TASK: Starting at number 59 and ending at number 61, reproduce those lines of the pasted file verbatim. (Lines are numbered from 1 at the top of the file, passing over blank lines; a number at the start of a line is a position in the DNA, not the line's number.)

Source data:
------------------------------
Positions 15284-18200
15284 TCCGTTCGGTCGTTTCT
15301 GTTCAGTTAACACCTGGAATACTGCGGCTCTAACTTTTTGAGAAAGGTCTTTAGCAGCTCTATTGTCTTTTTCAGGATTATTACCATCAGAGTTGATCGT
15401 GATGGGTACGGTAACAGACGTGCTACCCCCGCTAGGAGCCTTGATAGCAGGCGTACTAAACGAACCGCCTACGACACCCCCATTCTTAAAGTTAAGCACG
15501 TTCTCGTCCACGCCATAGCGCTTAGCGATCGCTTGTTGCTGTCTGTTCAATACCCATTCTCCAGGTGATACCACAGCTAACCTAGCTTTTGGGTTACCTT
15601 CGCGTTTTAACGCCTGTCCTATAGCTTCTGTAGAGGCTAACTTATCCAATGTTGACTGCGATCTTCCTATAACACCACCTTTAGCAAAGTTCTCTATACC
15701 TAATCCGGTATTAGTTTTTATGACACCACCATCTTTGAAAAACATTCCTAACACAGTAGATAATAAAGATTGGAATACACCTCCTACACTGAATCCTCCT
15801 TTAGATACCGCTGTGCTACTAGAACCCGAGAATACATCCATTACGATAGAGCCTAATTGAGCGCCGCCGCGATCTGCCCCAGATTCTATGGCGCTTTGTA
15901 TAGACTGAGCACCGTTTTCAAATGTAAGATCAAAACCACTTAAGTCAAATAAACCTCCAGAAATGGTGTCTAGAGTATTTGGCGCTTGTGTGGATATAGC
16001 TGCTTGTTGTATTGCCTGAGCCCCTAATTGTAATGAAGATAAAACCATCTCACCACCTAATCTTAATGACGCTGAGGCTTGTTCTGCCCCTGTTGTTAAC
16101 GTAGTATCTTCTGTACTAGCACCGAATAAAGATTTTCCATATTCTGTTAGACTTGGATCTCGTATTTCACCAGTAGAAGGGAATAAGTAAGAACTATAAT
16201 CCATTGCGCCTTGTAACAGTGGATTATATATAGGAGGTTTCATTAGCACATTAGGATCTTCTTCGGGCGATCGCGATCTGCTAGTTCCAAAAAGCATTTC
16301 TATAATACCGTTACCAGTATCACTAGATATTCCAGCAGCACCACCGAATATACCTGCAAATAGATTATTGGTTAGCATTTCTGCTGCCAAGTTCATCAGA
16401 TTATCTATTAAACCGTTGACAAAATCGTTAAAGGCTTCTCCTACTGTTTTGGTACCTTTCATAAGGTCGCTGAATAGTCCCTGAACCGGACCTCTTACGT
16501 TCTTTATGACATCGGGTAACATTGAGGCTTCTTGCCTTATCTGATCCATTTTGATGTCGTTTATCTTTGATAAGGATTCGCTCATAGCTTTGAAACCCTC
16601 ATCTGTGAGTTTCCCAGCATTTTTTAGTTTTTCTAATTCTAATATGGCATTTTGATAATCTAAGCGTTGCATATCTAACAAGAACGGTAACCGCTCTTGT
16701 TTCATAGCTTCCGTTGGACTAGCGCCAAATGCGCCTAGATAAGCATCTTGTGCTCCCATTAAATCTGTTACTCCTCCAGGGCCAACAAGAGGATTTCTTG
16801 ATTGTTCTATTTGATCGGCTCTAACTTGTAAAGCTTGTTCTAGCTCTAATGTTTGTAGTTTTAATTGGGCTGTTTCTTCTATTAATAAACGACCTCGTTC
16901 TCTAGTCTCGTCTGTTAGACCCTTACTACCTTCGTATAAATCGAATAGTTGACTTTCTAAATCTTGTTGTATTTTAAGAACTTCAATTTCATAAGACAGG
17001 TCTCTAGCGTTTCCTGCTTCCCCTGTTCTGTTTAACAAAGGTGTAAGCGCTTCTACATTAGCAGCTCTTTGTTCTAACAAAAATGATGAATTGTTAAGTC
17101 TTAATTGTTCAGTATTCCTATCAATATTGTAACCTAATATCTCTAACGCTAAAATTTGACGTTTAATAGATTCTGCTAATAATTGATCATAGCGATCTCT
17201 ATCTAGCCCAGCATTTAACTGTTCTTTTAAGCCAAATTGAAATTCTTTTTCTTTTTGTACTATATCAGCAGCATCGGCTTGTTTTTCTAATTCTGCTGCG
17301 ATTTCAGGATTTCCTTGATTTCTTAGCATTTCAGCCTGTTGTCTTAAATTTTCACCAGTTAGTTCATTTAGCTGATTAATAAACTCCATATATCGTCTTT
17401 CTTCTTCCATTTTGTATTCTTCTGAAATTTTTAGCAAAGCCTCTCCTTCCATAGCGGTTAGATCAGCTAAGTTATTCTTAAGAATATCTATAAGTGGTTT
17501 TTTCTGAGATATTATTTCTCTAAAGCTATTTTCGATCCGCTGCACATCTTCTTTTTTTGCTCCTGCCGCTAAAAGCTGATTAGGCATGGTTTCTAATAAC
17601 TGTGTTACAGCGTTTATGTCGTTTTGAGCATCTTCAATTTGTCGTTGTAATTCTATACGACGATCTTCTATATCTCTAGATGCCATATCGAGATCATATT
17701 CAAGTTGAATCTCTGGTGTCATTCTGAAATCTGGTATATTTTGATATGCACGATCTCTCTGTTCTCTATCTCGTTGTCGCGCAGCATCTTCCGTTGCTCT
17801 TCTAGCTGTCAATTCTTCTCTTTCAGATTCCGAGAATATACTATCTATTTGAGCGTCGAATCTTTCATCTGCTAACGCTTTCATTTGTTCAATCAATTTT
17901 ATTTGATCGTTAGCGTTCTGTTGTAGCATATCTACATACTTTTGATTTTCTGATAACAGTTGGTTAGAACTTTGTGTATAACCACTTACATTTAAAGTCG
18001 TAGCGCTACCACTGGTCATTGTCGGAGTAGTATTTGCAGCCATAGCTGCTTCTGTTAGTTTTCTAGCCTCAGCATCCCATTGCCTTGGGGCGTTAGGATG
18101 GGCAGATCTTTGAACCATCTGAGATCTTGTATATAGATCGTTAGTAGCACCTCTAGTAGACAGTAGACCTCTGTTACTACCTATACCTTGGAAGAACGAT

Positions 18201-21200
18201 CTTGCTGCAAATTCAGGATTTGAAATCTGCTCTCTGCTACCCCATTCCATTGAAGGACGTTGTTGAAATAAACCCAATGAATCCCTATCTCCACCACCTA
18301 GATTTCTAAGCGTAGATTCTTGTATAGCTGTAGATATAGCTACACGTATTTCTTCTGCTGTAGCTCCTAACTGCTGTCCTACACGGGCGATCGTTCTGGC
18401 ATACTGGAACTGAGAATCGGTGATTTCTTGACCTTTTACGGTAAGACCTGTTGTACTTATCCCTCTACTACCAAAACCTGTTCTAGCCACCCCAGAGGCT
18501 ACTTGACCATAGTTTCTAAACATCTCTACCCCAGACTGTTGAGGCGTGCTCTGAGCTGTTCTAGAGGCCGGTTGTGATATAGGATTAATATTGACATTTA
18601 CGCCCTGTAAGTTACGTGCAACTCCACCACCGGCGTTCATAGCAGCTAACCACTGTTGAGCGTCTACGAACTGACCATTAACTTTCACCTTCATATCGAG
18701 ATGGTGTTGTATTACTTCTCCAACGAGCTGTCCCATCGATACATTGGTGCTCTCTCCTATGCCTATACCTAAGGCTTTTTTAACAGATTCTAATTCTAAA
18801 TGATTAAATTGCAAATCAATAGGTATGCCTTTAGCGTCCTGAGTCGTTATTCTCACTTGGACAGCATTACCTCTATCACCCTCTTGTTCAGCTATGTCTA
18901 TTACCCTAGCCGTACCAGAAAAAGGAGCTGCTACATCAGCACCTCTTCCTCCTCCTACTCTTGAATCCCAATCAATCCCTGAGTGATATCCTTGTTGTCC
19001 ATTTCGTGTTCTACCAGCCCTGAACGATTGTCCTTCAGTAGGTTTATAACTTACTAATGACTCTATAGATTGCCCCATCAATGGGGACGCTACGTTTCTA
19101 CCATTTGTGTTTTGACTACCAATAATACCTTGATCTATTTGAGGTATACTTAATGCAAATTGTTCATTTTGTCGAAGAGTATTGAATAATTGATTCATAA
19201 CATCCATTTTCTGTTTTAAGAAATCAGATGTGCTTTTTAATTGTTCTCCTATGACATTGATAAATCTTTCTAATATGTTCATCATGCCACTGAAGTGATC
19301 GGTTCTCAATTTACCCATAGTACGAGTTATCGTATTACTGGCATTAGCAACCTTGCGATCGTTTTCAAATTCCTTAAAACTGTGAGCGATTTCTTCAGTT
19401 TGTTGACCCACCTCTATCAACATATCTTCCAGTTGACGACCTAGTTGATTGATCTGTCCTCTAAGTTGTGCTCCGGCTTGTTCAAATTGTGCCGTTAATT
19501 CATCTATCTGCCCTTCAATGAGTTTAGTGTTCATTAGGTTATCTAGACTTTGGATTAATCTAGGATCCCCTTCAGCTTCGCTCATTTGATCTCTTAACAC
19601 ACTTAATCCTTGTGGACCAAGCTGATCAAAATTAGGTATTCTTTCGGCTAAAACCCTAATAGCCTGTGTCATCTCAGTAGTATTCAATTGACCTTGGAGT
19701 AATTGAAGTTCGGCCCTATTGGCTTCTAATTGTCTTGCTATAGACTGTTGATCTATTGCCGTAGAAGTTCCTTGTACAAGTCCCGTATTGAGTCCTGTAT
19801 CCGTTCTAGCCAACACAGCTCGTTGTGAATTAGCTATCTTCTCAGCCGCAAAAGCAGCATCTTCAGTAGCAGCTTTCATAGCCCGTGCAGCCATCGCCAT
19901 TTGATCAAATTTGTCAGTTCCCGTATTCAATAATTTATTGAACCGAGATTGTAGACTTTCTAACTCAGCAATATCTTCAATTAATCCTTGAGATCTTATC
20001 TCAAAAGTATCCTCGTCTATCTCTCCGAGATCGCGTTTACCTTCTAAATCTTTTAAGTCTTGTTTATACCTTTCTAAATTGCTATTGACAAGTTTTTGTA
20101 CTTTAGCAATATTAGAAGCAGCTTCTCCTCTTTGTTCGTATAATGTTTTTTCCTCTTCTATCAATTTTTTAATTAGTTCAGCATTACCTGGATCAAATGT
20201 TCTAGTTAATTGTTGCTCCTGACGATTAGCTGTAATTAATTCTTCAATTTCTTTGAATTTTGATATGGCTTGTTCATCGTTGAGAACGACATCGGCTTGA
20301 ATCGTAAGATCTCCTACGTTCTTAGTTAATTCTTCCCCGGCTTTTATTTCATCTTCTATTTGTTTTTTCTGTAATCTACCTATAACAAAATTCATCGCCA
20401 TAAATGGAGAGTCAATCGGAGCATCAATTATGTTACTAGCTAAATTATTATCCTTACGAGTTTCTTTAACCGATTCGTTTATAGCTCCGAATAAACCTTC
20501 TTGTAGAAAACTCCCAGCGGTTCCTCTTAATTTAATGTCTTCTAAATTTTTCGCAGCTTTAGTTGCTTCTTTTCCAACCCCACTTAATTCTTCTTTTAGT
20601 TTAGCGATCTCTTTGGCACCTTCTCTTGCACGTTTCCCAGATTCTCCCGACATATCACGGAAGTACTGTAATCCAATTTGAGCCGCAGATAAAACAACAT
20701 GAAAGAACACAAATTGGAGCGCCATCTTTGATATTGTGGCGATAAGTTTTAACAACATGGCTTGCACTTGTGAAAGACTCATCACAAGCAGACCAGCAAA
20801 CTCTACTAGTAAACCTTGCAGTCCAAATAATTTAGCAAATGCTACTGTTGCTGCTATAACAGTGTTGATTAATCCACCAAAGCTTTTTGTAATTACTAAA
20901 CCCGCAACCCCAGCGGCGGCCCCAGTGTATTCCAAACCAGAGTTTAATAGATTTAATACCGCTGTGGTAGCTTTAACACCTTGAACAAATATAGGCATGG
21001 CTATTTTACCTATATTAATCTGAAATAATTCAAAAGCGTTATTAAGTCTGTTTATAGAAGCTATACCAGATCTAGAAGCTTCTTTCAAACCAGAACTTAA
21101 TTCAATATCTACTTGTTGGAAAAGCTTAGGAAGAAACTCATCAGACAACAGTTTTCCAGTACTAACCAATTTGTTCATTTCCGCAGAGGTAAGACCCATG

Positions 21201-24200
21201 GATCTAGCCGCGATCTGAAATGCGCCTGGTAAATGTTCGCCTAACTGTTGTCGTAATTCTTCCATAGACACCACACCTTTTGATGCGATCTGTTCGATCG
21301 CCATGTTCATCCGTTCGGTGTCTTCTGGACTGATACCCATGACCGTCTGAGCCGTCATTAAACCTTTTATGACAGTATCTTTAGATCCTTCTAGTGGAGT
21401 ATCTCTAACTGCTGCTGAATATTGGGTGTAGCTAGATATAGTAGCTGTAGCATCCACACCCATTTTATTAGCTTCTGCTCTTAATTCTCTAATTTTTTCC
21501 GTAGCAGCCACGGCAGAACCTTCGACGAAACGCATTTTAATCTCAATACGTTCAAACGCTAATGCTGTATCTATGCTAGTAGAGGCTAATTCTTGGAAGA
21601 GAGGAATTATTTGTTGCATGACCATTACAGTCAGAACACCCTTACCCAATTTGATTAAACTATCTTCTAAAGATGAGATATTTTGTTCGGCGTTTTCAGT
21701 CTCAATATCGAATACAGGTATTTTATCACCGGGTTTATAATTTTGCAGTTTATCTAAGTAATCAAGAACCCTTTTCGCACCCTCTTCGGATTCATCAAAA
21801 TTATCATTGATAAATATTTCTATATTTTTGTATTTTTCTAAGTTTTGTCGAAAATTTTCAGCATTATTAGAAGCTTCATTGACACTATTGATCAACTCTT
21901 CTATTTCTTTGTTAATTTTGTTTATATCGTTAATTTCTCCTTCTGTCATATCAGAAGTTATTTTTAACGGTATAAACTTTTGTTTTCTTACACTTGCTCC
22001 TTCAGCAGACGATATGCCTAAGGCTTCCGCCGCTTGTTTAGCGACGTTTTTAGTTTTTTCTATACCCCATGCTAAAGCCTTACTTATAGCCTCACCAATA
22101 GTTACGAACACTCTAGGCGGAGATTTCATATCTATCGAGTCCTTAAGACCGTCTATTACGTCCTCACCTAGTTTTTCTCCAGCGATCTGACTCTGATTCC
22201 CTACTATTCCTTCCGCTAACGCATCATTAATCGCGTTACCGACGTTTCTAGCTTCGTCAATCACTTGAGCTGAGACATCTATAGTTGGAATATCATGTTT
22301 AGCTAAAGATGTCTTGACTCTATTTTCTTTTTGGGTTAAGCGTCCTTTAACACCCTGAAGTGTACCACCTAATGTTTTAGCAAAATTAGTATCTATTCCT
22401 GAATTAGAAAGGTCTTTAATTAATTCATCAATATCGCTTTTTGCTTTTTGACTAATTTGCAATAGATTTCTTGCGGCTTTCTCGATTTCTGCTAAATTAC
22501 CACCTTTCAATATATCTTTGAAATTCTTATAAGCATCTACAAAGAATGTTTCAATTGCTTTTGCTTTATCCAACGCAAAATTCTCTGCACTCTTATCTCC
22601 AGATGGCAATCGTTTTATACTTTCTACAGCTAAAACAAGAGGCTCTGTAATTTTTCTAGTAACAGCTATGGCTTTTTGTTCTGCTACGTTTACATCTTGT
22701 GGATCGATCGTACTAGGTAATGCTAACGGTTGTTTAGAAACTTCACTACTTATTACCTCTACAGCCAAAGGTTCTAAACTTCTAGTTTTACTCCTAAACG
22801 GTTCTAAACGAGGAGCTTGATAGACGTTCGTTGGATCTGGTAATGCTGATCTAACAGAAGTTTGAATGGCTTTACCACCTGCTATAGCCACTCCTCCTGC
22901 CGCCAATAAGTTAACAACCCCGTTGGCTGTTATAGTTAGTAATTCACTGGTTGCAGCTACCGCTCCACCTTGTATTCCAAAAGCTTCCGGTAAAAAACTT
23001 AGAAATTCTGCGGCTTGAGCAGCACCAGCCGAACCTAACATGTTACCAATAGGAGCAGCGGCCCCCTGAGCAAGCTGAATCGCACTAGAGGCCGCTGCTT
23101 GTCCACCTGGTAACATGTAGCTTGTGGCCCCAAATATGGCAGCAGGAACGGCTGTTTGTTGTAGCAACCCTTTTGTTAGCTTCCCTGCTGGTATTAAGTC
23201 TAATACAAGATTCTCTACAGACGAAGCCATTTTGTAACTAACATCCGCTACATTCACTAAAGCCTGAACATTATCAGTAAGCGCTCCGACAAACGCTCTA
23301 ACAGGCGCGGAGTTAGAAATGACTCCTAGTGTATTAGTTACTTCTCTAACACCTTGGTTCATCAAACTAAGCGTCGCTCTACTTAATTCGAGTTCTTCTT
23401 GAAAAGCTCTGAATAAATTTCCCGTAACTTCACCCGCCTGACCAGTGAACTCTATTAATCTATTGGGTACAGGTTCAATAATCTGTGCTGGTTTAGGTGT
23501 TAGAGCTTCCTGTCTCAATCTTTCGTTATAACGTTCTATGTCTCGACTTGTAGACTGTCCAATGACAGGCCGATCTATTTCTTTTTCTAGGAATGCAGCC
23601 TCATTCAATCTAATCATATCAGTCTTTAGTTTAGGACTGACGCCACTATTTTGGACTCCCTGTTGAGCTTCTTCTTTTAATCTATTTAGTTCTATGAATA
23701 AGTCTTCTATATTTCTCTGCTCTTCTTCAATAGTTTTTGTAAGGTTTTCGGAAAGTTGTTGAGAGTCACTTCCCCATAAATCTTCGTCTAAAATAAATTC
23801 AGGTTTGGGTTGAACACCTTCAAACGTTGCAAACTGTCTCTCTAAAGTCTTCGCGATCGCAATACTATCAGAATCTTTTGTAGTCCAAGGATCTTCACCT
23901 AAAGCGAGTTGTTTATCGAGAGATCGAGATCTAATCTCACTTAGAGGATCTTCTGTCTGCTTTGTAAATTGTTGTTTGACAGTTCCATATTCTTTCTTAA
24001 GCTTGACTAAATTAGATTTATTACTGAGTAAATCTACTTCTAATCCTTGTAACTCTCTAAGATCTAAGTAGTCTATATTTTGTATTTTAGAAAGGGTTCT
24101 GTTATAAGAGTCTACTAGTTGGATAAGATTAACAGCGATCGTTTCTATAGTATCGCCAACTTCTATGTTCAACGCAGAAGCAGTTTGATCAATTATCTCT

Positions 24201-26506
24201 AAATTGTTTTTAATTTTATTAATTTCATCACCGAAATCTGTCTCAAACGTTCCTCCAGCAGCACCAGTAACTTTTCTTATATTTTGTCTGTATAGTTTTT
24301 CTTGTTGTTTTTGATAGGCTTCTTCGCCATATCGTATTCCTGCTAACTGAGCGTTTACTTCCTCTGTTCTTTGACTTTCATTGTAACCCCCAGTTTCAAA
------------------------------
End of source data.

20801 CTCTACTAGTAAACCTTGCAGTCCAAATAATTTAGCAAATGCTACTGTTGCTGCTATAACAGTGTTGATTAATCCACCAAAGCTTTTTGTAATTACTAAA
20901 CCCGCAACCCCAGCGGCGGCCCCAGTGTATTCCAAACCAGAGTTTAATAGATTTAATACCGCTGTGGTAGCTTTAACACCTTGAACAAATATAGGCATGG
21001 CTATTTTACCTATATTAATCTGAAATAATTCAAAAGCGTTATTAAGTCTGTTTATAGAAGCTATACCAGATCTAGAAGCTTCTTTCAAACCAGAACTTAA